House Bill 953 passed unanimously out of its first committee today
At a joint press conference today, Chief Financial Officer (CFO) Jimmy Patronis and Agriculture Commissioner Adam H. Putnam along with Sen. Jeff Brandes (R-St. Petersburg) and Rep. Shawn Harrison (R-Tampa) urged lawmakers to eliminate the credit report freeze fee during the 2018 Legislative Session. Senate Bill 1302, sponsored by Sen. Brandes, and House Bill 953, sponsored by Rep. Harrison, aim to make it easier for Floridians to protect themselves from fraud. HB 953 passed unanimously out of its first committee, House Insurance and Banking Subcommittee, today.
“Florida has the second highest number of identity theft complaints per capita with Miami, Naples, Tallahassee, and Orlando in the top 10 metro areas for these complaints,” said CFO Jimmy Patronis. “We know data breaches will continue to happen to no fault of consumers. No one should have to jump through hoops to protect themselves from fraud.”
“We should do all we can to make protecting consumers’ financial information even easier. Protecting consumers from fraud continues to be a top priority of mine,” stated Commissioner of Agriculture Adam H. Putnam.
“Whether a data breach victim or a consumer wanting to protect themselves from fraud, Floridians should be able to easily freeze their credit without having to pay to do so,” said Sen. Jeff Brandes. “It’s the right thing to do.”
“We’ve seen time and time again the implications data breaches have for Floridians,” said Rep. Shawn Harrison. “There should not be a burden placed on the consumer’s shoulders just to protect their credit.”
Florida law currently allows credit report agencies to charge a fee of up to $10 to freeze credit reports, and data breach victims are required to submit paperwork to prove their identity is in jeopardy to avoid paying the fee. Four states (Indiana, South Carolina, Maine, North Carolina) do not charge fees to freeze credit.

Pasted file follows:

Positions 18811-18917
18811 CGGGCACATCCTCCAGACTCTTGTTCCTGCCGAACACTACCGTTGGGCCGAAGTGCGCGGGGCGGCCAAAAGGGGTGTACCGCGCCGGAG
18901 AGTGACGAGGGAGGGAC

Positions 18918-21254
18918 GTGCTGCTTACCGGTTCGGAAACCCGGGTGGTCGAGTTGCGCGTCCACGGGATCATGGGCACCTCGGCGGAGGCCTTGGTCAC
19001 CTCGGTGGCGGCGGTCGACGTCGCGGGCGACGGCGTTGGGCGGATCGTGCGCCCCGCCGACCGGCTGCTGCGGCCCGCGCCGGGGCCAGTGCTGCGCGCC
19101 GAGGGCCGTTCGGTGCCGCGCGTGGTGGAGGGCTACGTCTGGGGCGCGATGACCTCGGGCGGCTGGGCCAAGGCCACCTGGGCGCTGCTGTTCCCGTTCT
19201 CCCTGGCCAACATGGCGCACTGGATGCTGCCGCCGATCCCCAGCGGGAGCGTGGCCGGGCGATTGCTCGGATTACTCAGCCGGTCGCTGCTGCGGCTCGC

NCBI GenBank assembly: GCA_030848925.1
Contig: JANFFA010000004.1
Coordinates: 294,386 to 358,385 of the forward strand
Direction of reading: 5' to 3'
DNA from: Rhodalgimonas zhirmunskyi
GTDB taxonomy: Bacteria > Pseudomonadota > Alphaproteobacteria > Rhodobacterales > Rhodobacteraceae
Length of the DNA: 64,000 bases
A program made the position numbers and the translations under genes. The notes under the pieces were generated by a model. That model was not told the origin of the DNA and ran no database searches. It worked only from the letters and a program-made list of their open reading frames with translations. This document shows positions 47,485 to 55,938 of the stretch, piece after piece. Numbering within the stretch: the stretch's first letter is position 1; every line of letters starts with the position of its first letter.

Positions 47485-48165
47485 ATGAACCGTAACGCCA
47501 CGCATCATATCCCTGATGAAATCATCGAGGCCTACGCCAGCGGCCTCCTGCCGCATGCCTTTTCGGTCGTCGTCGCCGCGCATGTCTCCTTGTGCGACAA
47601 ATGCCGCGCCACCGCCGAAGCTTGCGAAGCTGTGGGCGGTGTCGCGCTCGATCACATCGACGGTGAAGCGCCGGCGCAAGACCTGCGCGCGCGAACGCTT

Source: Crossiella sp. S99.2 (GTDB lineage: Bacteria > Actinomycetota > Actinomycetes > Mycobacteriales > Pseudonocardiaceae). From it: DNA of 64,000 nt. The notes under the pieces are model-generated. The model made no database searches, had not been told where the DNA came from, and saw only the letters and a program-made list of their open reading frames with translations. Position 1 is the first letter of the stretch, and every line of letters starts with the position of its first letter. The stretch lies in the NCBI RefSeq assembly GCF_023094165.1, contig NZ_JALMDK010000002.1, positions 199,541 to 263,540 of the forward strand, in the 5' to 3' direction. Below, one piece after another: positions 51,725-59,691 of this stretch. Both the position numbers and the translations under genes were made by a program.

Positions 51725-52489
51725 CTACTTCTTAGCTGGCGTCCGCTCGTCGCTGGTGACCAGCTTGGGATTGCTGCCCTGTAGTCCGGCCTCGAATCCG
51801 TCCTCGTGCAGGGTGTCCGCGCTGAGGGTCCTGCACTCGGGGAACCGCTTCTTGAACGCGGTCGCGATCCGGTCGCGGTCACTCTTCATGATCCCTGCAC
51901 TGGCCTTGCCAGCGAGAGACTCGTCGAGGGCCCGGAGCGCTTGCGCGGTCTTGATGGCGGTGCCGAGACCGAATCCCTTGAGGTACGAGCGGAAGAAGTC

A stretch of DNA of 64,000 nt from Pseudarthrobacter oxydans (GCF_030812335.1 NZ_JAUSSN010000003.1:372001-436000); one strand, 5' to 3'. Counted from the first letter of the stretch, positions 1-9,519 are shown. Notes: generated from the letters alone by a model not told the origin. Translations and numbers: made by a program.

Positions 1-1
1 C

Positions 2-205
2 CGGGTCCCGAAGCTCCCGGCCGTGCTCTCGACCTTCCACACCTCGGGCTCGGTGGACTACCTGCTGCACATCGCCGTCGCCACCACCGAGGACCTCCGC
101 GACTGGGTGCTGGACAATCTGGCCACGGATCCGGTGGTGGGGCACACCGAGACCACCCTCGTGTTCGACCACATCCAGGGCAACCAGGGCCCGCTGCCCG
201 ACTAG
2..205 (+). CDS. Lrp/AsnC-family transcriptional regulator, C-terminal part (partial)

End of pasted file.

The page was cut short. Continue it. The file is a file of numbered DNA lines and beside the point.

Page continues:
Chief Financial Officer Jimmy Patronis will hold a press conference with Agriculture Commissioner Adam Putnam, Sen. Jeff Brandes (R-St. Petersburg), and Rep. Shawn Harrison (R-Tampa) to urge lawmakers to support Senate Bill 1302 and House Bill 953, which eliminate the credit report freeze fee, on Wednesday, January 10, at 11 a.m.
WHO: CFO Jimmy Patronis and Commissioner Adam H. Putnam
Sen. Jeff Brandes (R-St. Petersburg)
Rep. Shawn Harrison (R-Tampa)
WHAT: Press Conference on Eliminating the Credit Report Freeze Fee
WHEN: Wednesday, January 10, 2018
WHERE: The Florida Capitol
Fourth Floor Rotunda
Make it Easier for Data Breach Victims to Protect Themselves from Fraud
Chief Financial Officer (CFO) Jimmy Patronis announced today that he wants Florida to end all fees imposed to freeze credit reports, and remove requirements for data breach victims to submit investigatory paperwork to prove they were victimized in order to waive this fee. The recent major data breaches underscore the importance of eliminating the credit report fee.
“Recent widespread data breaches at major companies have huge implications for our 20 million residents. Every Floridian should have the power to easily protect themselves and their families,” said CFO Jimmy Patronis. “No one should have to jump through hoops to prove their identity was compromised just to get a fee waived.”
This legislative session, CFO Patronis will work with Commissioner Adam Putnam to entirely remove the credit report freeze fee in Florida, under all circumstances.
“I applaud CFO Patronis for his leadership on this consumer protection initiative, which will eliminate the financial burden of placing a security freeze on credit reports. We must continue to do all we can to help protect consumers from fraud,” stated Commissioner of Agriculture Adam H. Putnam.
CFO Patronis stated, “There shouldn’t be a fee, in any case, for credit report freezes. These fees serve one purpose: to generate more money for reporting agencies.”
Florida law currently allows credit report agencies to charge a fee of up to $10 to freeze credit reports, and data breach victims are required to submit paperwork to prove their identity is in jeopardy just to avoid paying the fee. Four states (Indiana, South Carolina, Maine, North Carolina) already do not charge fees to freeze credit.